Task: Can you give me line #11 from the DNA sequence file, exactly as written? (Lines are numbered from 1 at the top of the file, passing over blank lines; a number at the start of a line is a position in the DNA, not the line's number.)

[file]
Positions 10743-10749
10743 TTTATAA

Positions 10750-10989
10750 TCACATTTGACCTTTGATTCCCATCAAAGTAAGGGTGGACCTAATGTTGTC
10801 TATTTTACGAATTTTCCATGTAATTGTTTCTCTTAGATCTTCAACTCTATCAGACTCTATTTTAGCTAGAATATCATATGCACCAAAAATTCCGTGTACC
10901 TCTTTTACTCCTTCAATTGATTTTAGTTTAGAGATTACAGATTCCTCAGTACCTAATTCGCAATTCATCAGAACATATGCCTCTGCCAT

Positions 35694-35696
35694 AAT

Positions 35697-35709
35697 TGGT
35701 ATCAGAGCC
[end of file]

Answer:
35701 ATCAGAGCC